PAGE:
• 6. Terminal 2 and Reader 3 are now ready for further initialization.
      5.6 Initialization of Reader & Terminal Data

To protect the data the method shown in Section 11 will be used with the following parameters:

    • The Initialisation data to the Terminal 2 will be used for A and be sent in template

‘FF8111’.

    • The Initialisation data to the Reader 3 will be used for D and be sent in primitive data object ‘DF8122’
    • The algorithm used is AES with 128 bit keys using SK2.
    • The concatenation of RMCServ∥SMCServ is used for S.
      • The Server 4 increments SMCServ by 1 after sending the Signal.
      • The Reader 3 will check that SMC received is greater than the counter of the last received correct message (i.e. SMCRead). The Reader 3 will update its copy of the counter with the value contained in a correctly processed message.

In the event that the Reader 3 needs to indicate an error to the Terminal 2 and the Server 4:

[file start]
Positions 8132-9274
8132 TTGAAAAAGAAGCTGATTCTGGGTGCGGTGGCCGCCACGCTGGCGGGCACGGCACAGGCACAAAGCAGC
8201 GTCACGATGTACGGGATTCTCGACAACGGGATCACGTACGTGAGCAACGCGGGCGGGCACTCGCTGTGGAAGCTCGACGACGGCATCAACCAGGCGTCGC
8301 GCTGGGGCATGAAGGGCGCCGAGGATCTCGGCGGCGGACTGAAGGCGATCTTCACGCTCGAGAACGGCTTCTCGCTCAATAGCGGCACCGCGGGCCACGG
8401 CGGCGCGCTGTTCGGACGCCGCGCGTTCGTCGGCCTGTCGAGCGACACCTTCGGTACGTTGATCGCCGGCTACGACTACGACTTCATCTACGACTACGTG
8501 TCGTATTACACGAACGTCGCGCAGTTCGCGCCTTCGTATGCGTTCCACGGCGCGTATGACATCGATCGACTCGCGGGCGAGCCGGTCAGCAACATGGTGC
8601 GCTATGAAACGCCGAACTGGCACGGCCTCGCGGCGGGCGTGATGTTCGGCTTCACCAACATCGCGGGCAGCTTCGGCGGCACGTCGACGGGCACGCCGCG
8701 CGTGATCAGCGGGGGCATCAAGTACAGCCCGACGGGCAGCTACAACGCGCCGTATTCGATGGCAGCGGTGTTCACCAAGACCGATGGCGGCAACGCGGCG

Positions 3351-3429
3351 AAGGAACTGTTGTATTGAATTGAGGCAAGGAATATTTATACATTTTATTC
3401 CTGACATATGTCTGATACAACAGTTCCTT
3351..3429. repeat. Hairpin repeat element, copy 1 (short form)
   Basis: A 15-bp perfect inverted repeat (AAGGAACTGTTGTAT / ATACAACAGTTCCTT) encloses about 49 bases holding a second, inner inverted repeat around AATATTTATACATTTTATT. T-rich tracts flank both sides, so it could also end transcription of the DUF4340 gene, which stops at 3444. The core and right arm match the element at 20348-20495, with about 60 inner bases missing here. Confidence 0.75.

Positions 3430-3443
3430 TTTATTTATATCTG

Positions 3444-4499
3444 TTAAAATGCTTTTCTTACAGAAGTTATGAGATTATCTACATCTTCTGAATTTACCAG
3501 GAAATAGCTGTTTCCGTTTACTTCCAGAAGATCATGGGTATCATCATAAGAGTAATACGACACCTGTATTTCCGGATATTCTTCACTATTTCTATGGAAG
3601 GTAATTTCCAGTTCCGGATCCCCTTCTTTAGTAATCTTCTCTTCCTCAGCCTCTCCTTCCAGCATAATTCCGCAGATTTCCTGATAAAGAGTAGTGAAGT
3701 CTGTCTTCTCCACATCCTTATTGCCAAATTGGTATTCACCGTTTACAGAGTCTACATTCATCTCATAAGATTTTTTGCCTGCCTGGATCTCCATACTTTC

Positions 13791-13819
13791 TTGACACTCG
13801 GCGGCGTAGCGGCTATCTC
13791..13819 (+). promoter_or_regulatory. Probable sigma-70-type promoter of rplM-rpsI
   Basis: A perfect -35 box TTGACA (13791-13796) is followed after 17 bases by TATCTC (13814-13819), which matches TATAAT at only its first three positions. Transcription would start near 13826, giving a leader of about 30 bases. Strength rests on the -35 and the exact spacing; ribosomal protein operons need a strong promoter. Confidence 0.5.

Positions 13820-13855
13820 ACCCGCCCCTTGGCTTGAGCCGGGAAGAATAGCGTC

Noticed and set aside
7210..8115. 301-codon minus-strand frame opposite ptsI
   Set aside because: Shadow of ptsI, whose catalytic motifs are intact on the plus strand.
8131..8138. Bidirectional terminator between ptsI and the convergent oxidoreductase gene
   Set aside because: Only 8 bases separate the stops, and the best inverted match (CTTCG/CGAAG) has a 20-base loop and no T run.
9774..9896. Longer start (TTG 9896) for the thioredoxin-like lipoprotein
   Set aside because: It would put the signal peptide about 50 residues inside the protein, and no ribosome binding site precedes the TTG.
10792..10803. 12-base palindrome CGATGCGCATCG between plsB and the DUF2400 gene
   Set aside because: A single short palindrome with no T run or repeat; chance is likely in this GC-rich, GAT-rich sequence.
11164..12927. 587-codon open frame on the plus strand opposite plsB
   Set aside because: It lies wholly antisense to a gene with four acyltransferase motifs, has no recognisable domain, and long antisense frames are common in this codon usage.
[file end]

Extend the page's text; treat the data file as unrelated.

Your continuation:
• Data to the Terminal 2 will be used for A and be sent in template ‘FF8131’.
    • Data to the Server 4 will be used for D and be sent in primitive data object ‘DF8132’
    • The algorithm used is AES with 128 bit keys using SK2.
    • The concatenation of RMCRead∥SMCRead is used for S.
      • The Reader 3 increments RMCRead by 1 after sending the Signal.
      • The Server 4 will check that RMC received is greater than the counter of the last received correct message (i.e. RMCServ). The Server 4 will update its copy of the counter with the value contained in a correctly processed message.

When the Server 4 sends updates to the Terminal 2 it uses the concatenation of RMCServ∥SMCServ as nonce S and key SK2 Serv to protect them. As SMCServ is incremented after use, nonce S is updated as well and two messages are never generated with the same combination of key and counter.